Allan’s career as an IRB man suffered a serious setback, however, in 1884 when the police intercepted a number of documents posted from London to the IRB leaders in Paris, some of which were evidently in his handwriting. In addition, in November that year the police raided his home on the North Strand in Dublin and more suspicious documents were found. He was immediately arrested and placed before the Northern Police Court in Dublin where preliminary hearings took place to test whether or not he could be placed on trial on the charge of treason-felony. Fortunately for Allan, who was defended in court by Tim Healy (then making his debut as a defence lawyer), the documents used against him proved inconclusive as evidence, owing to their cryptic nature. He was granted bail and the charges against him were not prosecuted. Over the next couple of years he was less active in the IRB, partly because of family and business commitments. He married Clara Neale, daughter of a Royal Navy officer, in January 1885 and they had one son, Eugene, who later became an electrical engineer with Dublin Corporation. Meanwhile during the late 1880s he was promoted manager of the Freeman’s Journal after he had introduced a more efficient communications system in its offices. His principal service to the IRB at this time was in helping to establish the National Club in Dublin (another off-shoot of the Young Ireland Society) that was used as a meeting place for many IRB men over the next decade.

The Parnell split and the Irish Daily Independent

During the split in the Irish Parliamentary Party in 1890-1, Parnell’s principled stand against dictation by English politicians and the Catholic clergy in Irish politics struck a chord with the IRB. Notwithstanding the damage Parnell’s movement had done to the IRB in the past and their belief that the Irish Parliamentary Party had never been really independent from the dictation of British political parties, the IRB decided to support Parnell in his hour of need. It did so primarily because it believed that the split had provided a great political opportunity to forward two of its most basic goals: to propagate the republican principle that all Irishmen must be responsive to the sovereign will of the Irish nation alone, and, to fight against the very conservative and powerful political influence of the Catholic clergy in Ireland, who now opposed Parnell and who always abhorred republicanism. For the IRB to offer real support to Parnell necessitated it becoming involved, to some extent, in constitutional political agitation.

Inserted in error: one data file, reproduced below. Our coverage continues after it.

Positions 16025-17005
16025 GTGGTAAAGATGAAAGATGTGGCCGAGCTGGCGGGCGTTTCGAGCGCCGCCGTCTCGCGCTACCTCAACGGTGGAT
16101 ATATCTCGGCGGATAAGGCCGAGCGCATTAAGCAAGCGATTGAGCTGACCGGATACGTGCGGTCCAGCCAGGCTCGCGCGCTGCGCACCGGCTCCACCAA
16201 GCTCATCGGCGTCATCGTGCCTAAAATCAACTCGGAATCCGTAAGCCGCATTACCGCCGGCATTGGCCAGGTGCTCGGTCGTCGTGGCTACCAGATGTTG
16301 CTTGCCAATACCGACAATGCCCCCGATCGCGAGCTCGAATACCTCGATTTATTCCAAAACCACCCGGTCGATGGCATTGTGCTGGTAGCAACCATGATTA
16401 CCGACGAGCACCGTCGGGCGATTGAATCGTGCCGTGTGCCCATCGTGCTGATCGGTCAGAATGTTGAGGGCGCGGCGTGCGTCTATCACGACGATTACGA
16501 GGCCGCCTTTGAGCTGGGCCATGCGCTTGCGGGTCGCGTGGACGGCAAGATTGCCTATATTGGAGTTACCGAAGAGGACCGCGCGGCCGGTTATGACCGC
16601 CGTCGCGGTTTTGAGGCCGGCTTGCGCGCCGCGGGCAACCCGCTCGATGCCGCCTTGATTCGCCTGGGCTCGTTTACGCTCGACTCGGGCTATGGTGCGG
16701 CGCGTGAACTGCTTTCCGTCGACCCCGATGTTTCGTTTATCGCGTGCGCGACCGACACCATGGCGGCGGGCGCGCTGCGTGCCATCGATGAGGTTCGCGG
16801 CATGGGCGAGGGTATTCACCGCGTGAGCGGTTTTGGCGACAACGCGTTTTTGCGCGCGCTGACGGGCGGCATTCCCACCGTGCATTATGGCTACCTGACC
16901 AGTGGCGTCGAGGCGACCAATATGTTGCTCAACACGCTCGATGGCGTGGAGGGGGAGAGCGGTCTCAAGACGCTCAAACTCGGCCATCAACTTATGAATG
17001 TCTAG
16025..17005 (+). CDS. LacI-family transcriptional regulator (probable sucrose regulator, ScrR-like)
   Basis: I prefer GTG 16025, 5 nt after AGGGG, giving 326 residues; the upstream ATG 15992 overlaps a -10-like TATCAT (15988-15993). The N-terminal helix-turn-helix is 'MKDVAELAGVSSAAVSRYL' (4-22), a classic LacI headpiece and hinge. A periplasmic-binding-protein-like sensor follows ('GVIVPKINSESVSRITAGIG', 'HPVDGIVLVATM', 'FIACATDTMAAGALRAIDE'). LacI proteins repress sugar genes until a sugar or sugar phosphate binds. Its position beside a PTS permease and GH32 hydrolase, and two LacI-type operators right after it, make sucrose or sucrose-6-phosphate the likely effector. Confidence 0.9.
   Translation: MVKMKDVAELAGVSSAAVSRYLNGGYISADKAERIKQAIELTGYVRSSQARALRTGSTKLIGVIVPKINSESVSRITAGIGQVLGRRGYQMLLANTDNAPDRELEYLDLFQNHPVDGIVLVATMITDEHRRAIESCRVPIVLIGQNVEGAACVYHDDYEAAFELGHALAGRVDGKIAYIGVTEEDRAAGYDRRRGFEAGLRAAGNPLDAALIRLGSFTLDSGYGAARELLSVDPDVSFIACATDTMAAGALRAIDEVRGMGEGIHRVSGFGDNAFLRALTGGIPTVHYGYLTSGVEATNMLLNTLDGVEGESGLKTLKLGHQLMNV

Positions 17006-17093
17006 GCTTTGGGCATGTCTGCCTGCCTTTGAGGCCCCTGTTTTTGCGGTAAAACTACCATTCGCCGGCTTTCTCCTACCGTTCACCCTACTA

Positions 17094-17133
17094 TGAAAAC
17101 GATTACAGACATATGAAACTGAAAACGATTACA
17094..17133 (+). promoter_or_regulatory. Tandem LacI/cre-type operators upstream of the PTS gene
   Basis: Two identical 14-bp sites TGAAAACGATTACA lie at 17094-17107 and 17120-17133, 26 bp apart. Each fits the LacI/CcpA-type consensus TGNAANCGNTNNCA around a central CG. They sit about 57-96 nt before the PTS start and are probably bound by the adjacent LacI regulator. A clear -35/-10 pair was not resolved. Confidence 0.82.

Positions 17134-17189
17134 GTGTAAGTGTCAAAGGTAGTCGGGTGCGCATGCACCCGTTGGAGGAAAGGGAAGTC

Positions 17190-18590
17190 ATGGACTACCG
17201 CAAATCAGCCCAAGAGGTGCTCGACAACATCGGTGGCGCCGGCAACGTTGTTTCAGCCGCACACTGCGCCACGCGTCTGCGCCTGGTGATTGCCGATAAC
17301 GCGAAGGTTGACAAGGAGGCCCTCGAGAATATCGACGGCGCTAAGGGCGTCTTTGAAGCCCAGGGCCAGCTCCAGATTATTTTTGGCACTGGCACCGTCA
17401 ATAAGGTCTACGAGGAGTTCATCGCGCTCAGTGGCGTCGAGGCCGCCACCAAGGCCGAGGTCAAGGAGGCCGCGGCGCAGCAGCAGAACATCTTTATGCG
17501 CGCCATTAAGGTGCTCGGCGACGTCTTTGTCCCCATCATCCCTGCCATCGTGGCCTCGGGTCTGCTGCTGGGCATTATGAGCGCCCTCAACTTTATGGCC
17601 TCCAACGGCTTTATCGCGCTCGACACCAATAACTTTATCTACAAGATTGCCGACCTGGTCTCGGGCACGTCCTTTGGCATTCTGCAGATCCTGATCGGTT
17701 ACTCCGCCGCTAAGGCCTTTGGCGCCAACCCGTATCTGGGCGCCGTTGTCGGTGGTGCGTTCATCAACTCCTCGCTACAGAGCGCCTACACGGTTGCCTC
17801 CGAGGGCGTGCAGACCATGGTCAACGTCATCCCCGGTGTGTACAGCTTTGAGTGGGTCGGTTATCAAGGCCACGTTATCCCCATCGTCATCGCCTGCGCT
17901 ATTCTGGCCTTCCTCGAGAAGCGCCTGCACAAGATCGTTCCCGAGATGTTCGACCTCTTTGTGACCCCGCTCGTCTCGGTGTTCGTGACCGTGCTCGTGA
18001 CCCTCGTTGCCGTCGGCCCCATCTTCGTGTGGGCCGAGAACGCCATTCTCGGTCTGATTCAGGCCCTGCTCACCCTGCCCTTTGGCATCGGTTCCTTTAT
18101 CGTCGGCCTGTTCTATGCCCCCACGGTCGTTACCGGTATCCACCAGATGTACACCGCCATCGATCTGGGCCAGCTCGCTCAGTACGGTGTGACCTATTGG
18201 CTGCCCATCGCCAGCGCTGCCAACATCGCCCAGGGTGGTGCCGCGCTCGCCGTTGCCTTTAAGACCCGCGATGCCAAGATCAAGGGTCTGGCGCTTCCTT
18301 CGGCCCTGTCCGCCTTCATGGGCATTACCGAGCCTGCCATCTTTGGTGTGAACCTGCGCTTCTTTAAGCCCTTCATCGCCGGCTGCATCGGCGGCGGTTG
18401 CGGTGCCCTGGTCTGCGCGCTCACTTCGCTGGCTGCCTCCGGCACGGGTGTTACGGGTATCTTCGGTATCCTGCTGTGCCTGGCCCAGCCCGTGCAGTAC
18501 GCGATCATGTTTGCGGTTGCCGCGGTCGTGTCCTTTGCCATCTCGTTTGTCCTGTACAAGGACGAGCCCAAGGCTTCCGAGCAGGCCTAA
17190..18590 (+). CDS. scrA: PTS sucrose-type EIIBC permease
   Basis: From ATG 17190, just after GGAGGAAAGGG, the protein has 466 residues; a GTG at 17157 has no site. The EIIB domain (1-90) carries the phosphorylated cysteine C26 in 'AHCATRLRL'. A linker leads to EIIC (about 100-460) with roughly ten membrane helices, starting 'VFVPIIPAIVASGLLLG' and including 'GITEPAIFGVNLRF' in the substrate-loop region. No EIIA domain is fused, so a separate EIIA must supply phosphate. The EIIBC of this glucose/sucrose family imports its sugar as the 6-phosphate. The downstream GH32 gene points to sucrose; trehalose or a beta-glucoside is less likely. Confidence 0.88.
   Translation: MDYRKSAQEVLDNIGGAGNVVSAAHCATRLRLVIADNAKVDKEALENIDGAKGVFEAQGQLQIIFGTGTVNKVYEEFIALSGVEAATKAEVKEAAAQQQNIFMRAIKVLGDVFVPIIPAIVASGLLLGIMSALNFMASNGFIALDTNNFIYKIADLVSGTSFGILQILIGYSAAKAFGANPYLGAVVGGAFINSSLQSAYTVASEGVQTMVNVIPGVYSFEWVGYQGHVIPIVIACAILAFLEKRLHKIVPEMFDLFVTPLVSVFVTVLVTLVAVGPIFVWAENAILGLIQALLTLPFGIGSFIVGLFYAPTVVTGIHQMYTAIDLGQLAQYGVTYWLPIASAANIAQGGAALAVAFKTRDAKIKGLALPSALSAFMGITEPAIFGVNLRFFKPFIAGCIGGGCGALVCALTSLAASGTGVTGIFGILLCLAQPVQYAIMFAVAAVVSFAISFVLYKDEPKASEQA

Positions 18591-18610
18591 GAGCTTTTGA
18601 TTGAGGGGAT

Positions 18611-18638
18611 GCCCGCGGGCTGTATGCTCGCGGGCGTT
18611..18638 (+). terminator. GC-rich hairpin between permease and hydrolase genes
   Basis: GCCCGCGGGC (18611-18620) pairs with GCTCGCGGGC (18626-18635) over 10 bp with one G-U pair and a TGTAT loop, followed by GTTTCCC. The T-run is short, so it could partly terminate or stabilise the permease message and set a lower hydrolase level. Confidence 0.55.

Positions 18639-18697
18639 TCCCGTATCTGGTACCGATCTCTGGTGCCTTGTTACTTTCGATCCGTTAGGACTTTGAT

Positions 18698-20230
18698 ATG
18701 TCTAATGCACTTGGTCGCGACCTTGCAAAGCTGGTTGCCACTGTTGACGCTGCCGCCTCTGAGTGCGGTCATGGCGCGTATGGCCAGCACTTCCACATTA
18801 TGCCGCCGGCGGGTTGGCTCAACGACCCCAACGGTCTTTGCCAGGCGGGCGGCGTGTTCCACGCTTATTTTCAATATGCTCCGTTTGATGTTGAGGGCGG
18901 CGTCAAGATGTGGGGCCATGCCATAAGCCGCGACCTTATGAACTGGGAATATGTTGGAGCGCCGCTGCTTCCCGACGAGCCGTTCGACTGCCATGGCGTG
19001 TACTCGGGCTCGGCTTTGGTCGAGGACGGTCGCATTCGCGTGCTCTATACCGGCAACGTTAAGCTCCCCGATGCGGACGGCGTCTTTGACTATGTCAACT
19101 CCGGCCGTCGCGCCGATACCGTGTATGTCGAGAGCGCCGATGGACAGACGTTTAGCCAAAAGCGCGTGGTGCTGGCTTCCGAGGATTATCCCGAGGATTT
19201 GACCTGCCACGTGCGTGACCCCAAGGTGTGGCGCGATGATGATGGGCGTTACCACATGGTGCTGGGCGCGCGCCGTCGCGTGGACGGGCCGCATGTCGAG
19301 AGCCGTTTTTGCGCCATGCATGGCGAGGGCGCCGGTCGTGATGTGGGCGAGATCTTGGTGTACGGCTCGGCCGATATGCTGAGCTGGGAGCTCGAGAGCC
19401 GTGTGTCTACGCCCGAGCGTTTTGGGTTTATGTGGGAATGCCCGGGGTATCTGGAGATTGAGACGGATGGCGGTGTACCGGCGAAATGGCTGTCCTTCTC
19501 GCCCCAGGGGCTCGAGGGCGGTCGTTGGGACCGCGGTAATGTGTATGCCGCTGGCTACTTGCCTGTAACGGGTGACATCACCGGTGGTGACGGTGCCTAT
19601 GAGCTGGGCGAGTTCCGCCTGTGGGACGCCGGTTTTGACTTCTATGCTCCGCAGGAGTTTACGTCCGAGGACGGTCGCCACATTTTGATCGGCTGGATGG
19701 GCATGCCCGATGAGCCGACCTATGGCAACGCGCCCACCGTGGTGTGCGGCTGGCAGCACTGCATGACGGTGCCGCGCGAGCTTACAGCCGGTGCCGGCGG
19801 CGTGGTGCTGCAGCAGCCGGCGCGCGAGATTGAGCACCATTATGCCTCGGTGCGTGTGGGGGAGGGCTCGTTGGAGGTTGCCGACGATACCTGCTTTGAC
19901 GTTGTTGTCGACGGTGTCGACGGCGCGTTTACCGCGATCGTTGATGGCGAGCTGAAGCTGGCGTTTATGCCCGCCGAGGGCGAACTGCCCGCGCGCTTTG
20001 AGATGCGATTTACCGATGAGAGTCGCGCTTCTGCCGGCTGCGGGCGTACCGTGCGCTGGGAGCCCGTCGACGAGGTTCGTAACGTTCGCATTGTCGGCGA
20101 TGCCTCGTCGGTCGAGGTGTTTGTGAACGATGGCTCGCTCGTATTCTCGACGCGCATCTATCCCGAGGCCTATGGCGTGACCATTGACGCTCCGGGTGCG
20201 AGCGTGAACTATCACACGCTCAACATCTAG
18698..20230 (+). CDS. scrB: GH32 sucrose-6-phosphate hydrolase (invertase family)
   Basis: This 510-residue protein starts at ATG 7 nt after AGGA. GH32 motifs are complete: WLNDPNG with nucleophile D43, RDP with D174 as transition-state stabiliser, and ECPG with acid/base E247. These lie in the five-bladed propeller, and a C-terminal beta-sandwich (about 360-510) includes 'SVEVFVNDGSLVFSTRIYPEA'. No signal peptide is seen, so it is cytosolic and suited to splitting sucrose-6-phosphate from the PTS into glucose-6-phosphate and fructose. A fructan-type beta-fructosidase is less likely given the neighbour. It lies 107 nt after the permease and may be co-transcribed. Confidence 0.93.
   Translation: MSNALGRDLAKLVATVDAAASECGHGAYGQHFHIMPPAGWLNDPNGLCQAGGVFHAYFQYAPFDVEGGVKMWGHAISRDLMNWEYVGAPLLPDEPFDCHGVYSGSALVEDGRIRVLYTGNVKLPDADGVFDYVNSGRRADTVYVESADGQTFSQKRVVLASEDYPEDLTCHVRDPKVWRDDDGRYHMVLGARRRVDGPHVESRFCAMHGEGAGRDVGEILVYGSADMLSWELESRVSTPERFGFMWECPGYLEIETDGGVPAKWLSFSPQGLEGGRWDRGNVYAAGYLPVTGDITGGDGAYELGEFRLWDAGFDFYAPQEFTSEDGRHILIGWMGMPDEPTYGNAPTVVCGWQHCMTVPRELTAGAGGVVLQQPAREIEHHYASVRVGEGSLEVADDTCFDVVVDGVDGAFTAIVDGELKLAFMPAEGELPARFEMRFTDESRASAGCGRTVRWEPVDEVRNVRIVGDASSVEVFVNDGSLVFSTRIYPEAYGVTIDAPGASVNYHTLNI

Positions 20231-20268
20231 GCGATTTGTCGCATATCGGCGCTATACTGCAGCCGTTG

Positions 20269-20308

On joining the IRB in 1880, Allan described himself as ‘a disciple of John Mitchel’. (Currier & Ives)

On joining the IRB in 1880, Allan described himself as ‘a disciple of John Mitchel’. (Currier & Ives)

To the IRB, this appeared as a temporary, yet necessary, evil and Fred Allan was the leading man behind this particular strategy.
In 1891 he helped organise a couple of large labour demonstrations in Dublin in support of Parnell and agreed to be manager of a new Parnellite newspaper, the Irish Daily Independent, which first appeared in December that year. When Parnell died on 6 October 1891, Allan even helped with the funeral arrangements. Thereafter, after encouraging a handful of other leading men in the Independent Newspaper Company to take the IRB oath, Allan attempted, with only partial success, to use the ‘independent nationalist’ rhetoric of the Parnellite press as a vehicle to propagate the republican principles of the IRB.
In terms of actual political agitation, Allan worked most closely with the Parnellites within the Irish National Amnesty Association, of which he was a vice-president. This body sought to secure the release of various Irishmen and Irish-Americans convicted on terrorist charges during the 1880s, many of whom had been the victims of British agent provocateurs. Although Allan resigned as vice-president of the amnesty movement in 1893, protesting against the use of the movement by the Parnellites for party political purposes, the following year he was able to write a long series of articles in support of the amnesty cause in the Parnellite press owing to his still strong following in the Independent Newspaper Company. To the irritation of many IRB men, however, Allan did not attempt to hide his revolutionary sympathies in these articles. This led many IRB men to criticise him for drawing too much publicity to himself and in turn to the secret activities of the IRB.

Explosions in Dublin